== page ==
MTA crisis could be catastrophic for New York real estate

Drastic service cuts pending unless Congress sends $12 billion

James Whelan, Bill Rudin and Scott Rechler (Getty)
James Whelan, Bill Rudin and Scott Rechler (Getty)

As goes New York’s transit system, so goes its real estate. And the system is on the brink of disaster.

The Metropolitan Transportation Authority plans to cut service by 40 percent if Washington does not send $12 billion in federal aid, crippling the city’s chances to come back from the pandemic.

The effects would be felt beyond New York as the city accounts for about 5 percent of the country’s GDP, said Bill Rudin, CEO of Rudin Management and chairman of the Real Estate Board of New York.

“The ability to move people effectively, expeditiously, efficiently is critical to our economic engine,” Rudin said.

When the pandemic hit in March, the MTA’s ridership plummeted by as much as 95 percent. The subways have since recovered to about 1 million rides per day, but that is well off the 5.5 million norm. With about half of the authority’s revenue coming from fares and tolls, billions of dollars in red ink have piled up.

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“They cannot persist very long in continuing full service with just a fraction of their fare and toll revenue,” said Nicole Gelinas, a senior fellow at the Manhattan Institute focused on local fiscal policy, transportation and infrastructure. “And I do think they need more money from the federal government and also need to look at rational cost-cutting.”

The MTA did cut service when the city shut down, but not substantially because essential workers were still relying on it to commute. There was probably also an expectation that Washington would cover the budget deficit, but after an early aid package included a few billion dollars for the agency, nothing more has come.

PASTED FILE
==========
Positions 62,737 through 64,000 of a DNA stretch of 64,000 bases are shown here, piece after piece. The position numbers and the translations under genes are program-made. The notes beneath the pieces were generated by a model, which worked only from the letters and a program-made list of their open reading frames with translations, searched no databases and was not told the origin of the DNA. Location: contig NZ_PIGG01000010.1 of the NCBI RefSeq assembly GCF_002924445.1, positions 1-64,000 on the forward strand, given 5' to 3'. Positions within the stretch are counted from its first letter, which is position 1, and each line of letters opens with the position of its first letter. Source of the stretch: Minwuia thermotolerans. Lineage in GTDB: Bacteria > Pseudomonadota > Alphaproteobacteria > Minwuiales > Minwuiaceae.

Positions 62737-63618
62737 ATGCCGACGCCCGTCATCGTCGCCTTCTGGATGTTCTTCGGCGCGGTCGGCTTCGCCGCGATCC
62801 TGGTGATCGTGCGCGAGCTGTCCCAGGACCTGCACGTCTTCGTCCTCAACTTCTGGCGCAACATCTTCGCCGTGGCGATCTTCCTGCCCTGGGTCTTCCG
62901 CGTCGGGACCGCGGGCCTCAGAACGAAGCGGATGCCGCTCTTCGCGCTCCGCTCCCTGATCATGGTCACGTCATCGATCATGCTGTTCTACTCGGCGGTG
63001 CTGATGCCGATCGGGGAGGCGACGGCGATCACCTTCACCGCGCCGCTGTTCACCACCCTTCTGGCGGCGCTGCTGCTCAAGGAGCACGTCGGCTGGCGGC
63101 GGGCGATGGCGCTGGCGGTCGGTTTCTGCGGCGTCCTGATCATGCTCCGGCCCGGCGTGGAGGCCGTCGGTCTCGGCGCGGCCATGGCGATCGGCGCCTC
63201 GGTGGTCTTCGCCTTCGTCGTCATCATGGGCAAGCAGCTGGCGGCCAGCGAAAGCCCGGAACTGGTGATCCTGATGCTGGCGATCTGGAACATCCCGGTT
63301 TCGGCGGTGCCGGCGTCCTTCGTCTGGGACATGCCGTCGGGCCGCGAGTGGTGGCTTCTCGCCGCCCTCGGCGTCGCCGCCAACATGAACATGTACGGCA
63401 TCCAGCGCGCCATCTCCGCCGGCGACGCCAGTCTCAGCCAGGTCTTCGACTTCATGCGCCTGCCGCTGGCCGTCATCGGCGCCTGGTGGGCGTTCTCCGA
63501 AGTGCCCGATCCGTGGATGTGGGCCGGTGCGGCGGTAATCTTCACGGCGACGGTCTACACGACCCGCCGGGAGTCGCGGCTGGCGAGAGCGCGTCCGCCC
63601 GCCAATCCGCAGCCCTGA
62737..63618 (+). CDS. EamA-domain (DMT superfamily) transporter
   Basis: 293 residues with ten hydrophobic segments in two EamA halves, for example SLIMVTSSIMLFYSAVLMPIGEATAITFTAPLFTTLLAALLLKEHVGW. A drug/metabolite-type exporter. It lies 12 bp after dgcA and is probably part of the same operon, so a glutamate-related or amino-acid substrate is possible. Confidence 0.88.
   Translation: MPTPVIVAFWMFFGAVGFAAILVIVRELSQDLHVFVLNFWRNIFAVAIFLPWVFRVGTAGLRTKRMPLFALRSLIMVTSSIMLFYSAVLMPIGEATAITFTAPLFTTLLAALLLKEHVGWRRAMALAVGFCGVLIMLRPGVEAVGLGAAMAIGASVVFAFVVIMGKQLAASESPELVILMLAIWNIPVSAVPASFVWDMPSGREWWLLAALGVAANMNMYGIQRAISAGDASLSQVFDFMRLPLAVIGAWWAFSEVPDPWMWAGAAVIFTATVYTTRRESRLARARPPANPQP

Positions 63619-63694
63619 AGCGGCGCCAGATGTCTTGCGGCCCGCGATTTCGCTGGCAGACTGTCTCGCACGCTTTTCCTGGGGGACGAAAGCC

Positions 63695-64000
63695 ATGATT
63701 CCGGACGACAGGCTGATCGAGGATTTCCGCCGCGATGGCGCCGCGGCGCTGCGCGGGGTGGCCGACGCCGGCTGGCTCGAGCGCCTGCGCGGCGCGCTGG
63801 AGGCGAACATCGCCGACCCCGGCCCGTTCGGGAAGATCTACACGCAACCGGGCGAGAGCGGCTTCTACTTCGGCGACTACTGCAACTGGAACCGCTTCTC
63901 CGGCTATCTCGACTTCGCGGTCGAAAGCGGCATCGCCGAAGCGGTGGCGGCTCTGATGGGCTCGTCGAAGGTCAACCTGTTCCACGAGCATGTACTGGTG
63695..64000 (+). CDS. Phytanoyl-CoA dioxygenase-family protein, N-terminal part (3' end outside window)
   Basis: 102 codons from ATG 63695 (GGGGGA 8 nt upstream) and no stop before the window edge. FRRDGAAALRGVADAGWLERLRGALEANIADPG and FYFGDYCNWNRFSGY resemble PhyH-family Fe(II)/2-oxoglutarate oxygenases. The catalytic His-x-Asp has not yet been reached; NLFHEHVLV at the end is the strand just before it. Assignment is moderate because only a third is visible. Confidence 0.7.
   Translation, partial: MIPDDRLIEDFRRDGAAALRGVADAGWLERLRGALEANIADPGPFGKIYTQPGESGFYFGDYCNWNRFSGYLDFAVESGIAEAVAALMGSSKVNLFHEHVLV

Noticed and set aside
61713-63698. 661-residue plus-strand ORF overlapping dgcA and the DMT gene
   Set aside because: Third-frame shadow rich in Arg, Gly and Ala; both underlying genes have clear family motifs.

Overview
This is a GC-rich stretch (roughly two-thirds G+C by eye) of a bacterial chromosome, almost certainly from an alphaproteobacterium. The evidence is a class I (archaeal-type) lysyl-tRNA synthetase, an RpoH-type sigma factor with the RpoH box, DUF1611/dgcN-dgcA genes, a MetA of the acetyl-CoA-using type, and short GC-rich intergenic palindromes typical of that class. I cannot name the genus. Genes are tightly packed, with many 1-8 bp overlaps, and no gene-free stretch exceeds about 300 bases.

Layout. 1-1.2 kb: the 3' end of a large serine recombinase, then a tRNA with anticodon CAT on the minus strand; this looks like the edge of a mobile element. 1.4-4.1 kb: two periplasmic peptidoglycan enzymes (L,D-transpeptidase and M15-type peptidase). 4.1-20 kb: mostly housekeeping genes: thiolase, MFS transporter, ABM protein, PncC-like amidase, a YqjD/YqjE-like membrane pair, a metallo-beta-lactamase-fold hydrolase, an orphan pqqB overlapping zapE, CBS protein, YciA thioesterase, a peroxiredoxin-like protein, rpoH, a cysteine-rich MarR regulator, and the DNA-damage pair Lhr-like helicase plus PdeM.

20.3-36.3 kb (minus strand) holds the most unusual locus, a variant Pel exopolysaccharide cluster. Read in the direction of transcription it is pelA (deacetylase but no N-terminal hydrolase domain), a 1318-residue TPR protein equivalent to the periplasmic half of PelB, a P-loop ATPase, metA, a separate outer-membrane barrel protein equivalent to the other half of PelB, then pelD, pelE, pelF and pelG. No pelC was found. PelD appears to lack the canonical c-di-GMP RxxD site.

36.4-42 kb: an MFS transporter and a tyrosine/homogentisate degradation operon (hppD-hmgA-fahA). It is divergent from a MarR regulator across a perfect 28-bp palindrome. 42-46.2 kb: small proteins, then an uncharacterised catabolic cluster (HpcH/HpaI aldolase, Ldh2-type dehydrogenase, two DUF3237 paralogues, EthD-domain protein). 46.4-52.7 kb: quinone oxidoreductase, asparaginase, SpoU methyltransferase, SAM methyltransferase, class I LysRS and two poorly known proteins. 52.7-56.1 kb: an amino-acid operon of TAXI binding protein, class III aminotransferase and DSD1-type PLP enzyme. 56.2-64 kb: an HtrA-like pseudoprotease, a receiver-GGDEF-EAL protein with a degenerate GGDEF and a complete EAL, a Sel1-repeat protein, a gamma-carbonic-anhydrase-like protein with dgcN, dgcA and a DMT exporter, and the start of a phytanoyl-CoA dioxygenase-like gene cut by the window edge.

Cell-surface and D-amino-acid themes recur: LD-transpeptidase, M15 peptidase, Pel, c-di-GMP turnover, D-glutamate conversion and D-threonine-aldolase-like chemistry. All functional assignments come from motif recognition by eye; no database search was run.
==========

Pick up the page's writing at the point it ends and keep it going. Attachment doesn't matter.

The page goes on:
The authority has since put capital projects on hold and is working on reducing expenses, said Patrick Foye, the authority’s chairman, during the MTA board meeting Wednesday. The crisis, however, can’t be resolved without federal intervention, he said.

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“The solution to this nightmare resides in Washington,” Foye said. “And the financial issues we face dwarf what the MTA’s predecessors faced in the Great Depression.”

But negotiations between congressional leaders and the Trump administration for another coronavirus relief package have stalled. House Speaker Nancy Pelosi and White House chief of staff Mark Meadows spoke Thursday, but the conversation went nowhere, according to Politico.

Transit cuts could create a vicious cycle as workers lose faith in the system and fare revenue falls further, triggering more cuts and ridership losses.

The impact “would not only be catastrophic for the real estate industry, but for the entire businesses community,” said Scott Rechler, chairman and CEO of RXR Realty, who is also chairman of the Regional Plan Association and a former MTA board member.

Business leaders in New York are advocating for transit aid from Washington, said Rudin, whose late father, Lewis Rudin, led the effort to rescue the city from its 1970s fiscal crisis. The elder Rudin, who headed the family real estate empire along with his brother, Jack, persuaded business leaders to prepay $600 million in property taxes.

Another real estate leader, developer Richard Ravitch, rallied the business community and elected officials to implement five-year MTA capital plans. At the time, subways repeatedly broke down and derailed, were covered in graffiti, rarely had functioning air-conditioning and public-address systems and were crime-ridden. As they were replaced by shiny, functional cars and track maintenance improved, ridership swelled — as did the value of real estate near subway lines.

Today’s budget deficit is too large and indefinite to be filled locally, however. “It is critical that the federal government deliver substantial state and local aid, which should account for our city’s mass transit needs,” said James Whelan, president of the Real Estate Board of New York, in a statement.

There are some parallels between the current situation and the 1970s, but the circumstances are different, Rudin said.

“The New York City’s issues back then were certainly self-inflicted,” he said. “Now, this is not self-inflicted. This is a national, international crisis.”

Contact Akiko Matsuda at